Modeling TMDLs in the Minnesota River Basin

Project Staff: 

Principal Investigators: David Mulla, Professor, Department of Soil, Water and Climate; Mary Renwick, Senior Fellow, Water Resources Center; James Anderson, WRC Co-Director and Professor, Department of Soil, Water, and Climate, University of Minnesota

Additional Staff: Prasanna Gowda, Senior Research Associate, Department of Soil, Water, and Climate, University of Minnesota

Funding: 

U.S. Department of Agriculture Section 406 Integrated Water Quality Program

Project Duration: 

March 2001 - June 2001

Summary: 

Nonpoint source pollution is a serious problem in southern Minnesota, especially the Minnesota River Basin. The major sources of concern include sediment, phosphorus, and nitrogen. Total Maximum Daily Loads are being established by the Minnesota Pollution Control Agency (MPCA) to evaluate existing pollutant loads and their sources and to propose load reductions that are economically feasible and environmentally beneficial. One of the difficulties in establishing TMDLs is the paucity of water quality monitoring data and the absence of significant research pertaining to the sources of water quality impairment. For example, it is often difficult to separate the phosphorus contributions to water quality monitoring data of fertilizer from those of manure, septic systems, and wastewater treatment plants. Similarly, it is very difficult to estimate how much of a reduction in pollutant loads is possible using various conservation practices and best management practices (BMPs). A related issue is the financial and economic implications of alternative BMPs and their distributional implications for different types of agricultural producers. One approach to overcoming these three challenges is to combine limited water quality monitoring data with water quality modeling efforts and economic analysis of BMPs.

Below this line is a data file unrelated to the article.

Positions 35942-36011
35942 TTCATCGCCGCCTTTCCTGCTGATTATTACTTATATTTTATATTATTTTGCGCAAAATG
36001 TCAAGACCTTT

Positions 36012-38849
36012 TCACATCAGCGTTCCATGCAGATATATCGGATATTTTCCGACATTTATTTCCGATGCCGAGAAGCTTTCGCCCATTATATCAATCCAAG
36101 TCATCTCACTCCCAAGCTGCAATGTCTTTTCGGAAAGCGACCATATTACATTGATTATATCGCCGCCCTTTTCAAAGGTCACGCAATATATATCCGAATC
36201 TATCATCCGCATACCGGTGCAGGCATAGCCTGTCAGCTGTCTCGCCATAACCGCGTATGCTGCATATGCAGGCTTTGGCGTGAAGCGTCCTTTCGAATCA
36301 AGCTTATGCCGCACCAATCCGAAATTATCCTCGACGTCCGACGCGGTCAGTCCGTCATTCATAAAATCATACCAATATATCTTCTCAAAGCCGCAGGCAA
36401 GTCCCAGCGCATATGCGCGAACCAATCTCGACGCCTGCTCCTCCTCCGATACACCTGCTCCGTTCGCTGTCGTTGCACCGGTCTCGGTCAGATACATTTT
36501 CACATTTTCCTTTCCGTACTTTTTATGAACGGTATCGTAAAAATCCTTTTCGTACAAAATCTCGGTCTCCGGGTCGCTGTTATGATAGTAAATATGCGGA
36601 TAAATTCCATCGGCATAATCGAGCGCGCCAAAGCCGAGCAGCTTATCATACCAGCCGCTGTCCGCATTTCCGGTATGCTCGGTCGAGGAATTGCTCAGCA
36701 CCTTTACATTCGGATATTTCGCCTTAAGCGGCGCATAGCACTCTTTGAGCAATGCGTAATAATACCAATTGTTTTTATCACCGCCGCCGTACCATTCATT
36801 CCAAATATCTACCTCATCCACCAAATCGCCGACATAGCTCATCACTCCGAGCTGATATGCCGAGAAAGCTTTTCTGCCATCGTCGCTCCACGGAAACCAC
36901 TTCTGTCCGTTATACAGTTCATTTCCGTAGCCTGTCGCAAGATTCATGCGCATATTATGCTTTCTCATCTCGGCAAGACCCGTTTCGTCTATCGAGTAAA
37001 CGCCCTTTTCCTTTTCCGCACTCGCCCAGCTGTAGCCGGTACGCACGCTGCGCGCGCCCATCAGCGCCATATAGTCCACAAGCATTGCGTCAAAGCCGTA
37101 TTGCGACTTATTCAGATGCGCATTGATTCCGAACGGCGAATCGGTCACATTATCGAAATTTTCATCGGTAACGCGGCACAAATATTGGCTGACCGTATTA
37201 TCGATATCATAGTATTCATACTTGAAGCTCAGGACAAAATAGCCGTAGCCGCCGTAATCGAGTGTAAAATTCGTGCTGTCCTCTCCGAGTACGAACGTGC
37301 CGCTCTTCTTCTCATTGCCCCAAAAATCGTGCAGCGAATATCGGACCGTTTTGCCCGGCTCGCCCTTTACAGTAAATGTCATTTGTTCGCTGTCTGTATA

In this project, the Agricultural Drainage and Pesticide Transport (ADAPT) model was used to investigate the existing loads, sources, and load reductions possible for agricultural landscapes typical of the Upper Midwest for alternative BMPs, focusing primarily on nutrient and tillage practices. The economic effects of these practices were estimated for various types of producers based on cropping system, size of operation and land ownership status. The analysis focused on the Bevens and Sand Creek watersheds. Research results indicate that many of BMPs examined increase profits while achieving environmental improvements.